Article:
Meditation for Beginners January 24 2009
Throughout each stage of our lives, we all experience habitual mental patterns, as well as our own versions of trauma. Notice I used the word ‘own’ (we will come back to this in a moment). After each experience, our miniature super computers store them as memories to be used and compared, at a later time, to new experiences. In the practice of yoga, we refer to these memories as samskaras, or imprints upon either the conscious or subconscious. While some experiences are extremely useful and even necessary, others may be harmful and even prevent us from recognizing a truly new experience or opportunity. If we are constantly comparing a situation to a past experience, are we in the present?
One of the most effective ways to address habitual mental patterns and break free of them involves the mindful meditation of witnessing the thoughts. Taking just a few minutes out of each day to simply watch or ‘witness’ the thoughts as they enter the mind (without passing judgment) allows us to recognize habitual mental patterns and slowly dissolve them. We no longer have a need to ‘own’ them when they can no longer serve us. It is ‘owning’ them that sets them deeper into the subconscious.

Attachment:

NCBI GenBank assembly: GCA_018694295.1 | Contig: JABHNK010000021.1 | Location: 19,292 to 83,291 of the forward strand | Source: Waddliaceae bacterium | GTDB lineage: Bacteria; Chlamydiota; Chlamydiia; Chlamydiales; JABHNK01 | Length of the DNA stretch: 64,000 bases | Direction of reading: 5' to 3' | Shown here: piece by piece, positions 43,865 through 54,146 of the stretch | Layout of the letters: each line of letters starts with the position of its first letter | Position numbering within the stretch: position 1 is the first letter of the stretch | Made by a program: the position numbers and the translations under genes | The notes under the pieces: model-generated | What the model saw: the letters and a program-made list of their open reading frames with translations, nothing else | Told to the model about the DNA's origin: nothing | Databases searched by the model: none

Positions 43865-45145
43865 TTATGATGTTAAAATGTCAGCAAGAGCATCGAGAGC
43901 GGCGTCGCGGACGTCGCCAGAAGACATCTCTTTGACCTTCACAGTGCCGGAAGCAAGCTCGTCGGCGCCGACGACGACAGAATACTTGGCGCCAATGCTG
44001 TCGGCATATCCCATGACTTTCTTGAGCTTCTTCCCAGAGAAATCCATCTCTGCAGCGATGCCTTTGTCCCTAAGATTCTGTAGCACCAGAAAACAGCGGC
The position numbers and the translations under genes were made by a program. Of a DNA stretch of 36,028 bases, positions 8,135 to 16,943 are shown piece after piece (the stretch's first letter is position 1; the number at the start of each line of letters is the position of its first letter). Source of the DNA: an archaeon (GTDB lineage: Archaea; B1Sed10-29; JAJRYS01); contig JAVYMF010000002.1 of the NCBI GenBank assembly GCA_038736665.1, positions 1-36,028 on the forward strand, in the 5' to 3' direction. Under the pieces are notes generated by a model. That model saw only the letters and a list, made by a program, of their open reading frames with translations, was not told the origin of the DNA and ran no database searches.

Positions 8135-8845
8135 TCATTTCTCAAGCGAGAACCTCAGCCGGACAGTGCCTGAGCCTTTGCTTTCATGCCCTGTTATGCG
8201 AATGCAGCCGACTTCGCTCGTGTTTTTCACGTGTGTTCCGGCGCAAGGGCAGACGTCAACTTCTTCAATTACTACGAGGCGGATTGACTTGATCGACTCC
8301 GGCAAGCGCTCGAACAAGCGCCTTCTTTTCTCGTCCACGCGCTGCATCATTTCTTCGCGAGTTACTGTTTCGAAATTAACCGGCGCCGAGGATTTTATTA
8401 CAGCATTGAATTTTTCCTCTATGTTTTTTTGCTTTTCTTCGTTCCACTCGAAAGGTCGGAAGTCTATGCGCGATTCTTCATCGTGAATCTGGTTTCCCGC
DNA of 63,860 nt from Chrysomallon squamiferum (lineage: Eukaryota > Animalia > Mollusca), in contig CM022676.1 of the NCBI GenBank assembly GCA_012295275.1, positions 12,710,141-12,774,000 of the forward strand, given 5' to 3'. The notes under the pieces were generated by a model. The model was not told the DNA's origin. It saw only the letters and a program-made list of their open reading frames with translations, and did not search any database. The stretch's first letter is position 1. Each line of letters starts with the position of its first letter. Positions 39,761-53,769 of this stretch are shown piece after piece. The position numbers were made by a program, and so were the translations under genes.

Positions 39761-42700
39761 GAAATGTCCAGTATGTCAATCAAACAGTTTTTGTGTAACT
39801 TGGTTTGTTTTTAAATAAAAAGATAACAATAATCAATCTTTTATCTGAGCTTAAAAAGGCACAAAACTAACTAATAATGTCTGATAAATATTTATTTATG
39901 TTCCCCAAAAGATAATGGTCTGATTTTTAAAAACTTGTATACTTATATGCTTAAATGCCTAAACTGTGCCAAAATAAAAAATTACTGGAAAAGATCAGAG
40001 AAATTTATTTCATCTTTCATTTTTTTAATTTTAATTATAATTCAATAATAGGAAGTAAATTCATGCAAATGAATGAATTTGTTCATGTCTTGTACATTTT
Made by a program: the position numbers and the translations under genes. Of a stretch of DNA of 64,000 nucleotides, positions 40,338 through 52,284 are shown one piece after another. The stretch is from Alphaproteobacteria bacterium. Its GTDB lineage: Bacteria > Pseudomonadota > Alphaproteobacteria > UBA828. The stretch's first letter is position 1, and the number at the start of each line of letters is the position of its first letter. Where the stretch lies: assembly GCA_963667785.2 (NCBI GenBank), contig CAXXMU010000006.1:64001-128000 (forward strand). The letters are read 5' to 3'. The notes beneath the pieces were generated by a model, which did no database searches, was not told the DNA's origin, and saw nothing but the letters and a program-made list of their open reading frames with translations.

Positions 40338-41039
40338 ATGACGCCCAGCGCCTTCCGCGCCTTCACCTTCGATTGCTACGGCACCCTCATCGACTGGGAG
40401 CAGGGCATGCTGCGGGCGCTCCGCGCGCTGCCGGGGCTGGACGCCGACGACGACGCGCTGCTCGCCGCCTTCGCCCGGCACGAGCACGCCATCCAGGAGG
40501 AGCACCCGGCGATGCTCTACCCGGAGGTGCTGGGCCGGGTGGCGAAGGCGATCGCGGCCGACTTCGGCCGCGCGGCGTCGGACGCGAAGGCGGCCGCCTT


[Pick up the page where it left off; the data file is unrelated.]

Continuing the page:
This method is also the quickest way to quiet the mind when we cannot sleep, are stressed, or are trying to quiet the mind for meditation. The trick is not to follow the thoughts you are ‘witnessing’ and let the mind wander. In your mind’s eye, just sit back and watch them as if you were sitting on your lawn, watching the traffic go by. Eventually, your self awareness of unnecessary patterns will begin to creep up on you outside of your practice. With recognition of these patterns, they will gently fall away.